Two Idaho sheriff's deputies will not face criminal charges for shooting and killing an armed rancher in a confrontation about putting down a bull that was injured in a car crash and threatened emergency officials, state and federal officials said Friday.

The Nov. 1 shooting divided the tiny town of Council in western Idaho and put a focus on the interaction between ranchers and police in the state's rural areas, where it is common for vehicles to strike livestock and for the animals' owners to come with guns to euthanize them.

Jack Yantis, 62, had arrived with a rifle as Adams County deputies decided to shoot the injured 2,500-pound bull because it was charging at emergency crews working to get the driver and a passenger out of the car. Authorities have said there was an altercation, and Yantis and two deputies all fired their weapons.

Yantis' family has said the shooting was not justified and filed a legal notice of their intent to sue the county earlier this year. The notice is a precursor to a wrongful-death lawsuit seeking $500,000.

Attorney General Lawrence Wasden, who acted as a special prosecutor, wrapped up a four-month investigation and said there "is no other way to describe what happened that day as anything but tragic and unfortunate for the Yantis family and the entire community."

Wasden reviewed more than 5,000 pages of reports, lab results, witness statements and other materials.

His decision came the same day U.S. Attorney Wendy Olson announced that her office would not pursue federal charges. Olson said Yantis' death was a tragedy, but the evidence did not show the deputies intended to break the law.

The night of the shooting, Yantis' relatives say he was having dinner with his nephew and a friend when he received a call that his bull had been hit along a highway. The group grabbed a .204 bolt action rifle to put down the animal and headed out.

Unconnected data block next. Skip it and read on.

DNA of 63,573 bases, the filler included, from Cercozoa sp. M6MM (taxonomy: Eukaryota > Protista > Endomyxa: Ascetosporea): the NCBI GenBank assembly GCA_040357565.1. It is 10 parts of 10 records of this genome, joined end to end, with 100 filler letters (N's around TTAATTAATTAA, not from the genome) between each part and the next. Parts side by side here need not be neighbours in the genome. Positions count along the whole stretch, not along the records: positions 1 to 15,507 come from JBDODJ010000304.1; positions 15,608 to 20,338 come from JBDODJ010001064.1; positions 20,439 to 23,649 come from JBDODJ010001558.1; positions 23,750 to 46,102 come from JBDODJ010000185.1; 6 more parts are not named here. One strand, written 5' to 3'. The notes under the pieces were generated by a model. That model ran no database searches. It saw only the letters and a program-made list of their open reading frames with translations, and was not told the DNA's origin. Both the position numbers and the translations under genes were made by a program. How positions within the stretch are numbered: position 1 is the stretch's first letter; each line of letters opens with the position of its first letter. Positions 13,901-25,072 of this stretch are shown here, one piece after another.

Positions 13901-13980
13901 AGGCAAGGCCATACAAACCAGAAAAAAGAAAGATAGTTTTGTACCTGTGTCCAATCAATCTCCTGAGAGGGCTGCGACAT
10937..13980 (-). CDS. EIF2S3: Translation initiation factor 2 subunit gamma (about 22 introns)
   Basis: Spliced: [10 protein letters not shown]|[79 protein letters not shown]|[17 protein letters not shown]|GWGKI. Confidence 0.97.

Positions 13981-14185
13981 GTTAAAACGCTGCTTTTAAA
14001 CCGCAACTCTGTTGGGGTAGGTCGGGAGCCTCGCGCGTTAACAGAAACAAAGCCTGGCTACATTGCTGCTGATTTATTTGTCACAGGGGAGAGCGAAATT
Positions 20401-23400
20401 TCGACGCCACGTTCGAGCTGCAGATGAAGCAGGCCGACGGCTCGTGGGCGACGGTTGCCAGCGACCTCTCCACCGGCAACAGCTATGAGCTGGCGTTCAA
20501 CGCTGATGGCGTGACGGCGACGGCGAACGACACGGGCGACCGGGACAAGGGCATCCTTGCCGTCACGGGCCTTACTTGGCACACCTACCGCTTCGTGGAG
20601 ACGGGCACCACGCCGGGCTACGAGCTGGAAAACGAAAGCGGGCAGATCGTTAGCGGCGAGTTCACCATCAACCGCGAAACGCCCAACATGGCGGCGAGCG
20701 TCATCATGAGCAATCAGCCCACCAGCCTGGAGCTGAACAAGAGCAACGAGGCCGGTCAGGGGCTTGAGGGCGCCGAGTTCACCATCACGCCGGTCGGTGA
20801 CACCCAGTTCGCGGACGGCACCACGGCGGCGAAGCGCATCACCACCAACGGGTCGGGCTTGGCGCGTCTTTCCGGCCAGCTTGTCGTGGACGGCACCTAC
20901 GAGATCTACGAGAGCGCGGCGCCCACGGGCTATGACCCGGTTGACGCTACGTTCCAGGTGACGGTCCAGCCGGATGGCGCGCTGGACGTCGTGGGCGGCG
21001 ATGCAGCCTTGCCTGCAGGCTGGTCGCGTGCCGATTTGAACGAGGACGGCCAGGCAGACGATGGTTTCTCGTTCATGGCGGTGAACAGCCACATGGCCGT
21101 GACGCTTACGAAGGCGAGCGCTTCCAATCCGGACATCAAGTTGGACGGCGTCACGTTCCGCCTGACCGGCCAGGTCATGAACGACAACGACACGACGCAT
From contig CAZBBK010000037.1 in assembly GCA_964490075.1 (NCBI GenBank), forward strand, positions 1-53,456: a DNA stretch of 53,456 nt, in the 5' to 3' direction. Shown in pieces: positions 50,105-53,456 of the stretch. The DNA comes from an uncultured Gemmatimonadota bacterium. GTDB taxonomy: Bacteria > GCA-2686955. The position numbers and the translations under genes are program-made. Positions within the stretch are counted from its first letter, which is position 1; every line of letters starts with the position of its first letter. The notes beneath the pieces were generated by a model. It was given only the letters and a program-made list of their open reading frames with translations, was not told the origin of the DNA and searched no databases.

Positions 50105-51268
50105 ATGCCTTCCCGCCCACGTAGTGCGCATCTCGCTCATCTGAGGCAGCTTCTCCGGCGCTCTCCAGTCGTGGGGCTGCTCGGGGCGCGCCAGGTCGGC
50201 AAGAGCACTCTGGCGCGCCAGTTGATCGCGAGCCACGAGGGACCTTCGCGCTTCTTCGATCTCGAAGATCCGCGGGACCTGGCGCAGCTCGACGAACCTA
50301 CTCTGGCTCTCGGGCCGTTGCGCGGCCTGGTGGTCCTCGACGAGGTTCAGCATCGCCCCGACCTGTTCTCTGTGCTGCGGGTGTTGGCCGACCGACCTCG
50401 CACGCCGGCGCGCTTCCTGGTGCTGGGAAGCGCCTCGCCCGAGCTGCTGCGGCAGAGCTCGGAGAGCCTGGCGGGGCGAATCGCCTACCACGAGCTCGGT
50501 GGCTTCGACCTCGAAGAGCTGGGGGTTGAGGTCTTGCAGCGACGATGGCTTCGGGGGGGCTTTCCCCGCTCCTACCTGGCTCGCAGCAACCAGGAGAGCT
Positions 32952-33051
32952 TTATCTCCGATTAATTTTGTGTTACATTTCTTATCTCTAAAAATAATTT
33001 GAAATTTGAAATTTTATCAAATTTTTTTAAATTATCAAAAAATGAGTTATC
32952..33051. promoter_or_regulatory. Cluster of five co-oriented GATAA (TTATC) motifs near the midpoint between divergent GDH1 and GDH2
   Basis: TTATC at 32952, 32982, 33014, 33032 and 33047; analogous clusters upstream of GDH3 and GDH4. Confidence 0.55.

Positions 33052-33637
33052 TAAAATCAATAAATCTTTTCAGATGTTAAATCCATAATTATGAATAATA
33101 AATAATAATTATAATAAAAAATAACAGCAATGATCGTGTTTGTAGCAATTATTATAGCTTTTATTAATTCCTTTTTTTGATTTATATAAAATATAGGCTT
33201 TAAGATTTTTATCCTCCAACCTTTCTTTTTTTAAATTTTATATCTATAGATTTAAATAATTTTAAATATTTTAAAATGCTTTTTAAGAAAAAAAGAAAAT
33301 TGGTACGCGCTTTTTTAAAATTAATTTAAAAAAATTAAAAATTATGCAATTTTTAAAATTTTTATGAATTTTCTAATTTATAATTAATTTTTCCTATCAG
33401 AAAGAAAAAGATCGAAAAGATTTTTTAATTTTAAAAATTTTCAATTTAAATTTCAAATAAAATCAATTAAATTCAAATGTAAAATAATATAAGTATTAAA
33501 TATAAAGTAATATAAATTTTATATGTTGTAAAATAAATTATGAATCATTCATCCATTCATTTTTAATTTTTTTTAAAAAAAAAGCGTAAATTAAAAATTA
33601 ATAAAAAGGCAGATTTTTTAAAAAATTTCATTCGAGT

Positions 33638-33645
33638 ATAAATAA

Family members who say they were at the scene believe a deputy grabbed Yantis' shoulder from behind and turned him around, which may have caused the gun to go off accidentally before deputies opened fire.

"The law set forth by the U.S. Supreme Court requires consideration of the fact that law enforcement officers are often forced to make split-second judgments in circumstances that are tense, uncertain, and rapidly evolving," Olson said in a statement.

Authorities say no video or audio recordings exist, though Deputies Cody Rolland and Brian Wood were wearing body cameras.

Rolland, 38, has been a full-time deputy since July 2015, and Wood, 31, was hired in June 2013.

"I'm glad to have this part of the process behind us, but we are a long ways from having this over," Sheriff Ryan Zollman said. "This is one step closer to healing our community."

Zollman told The Associated Press that he had been advised by attorneys not to comment further because of ongoing litigation.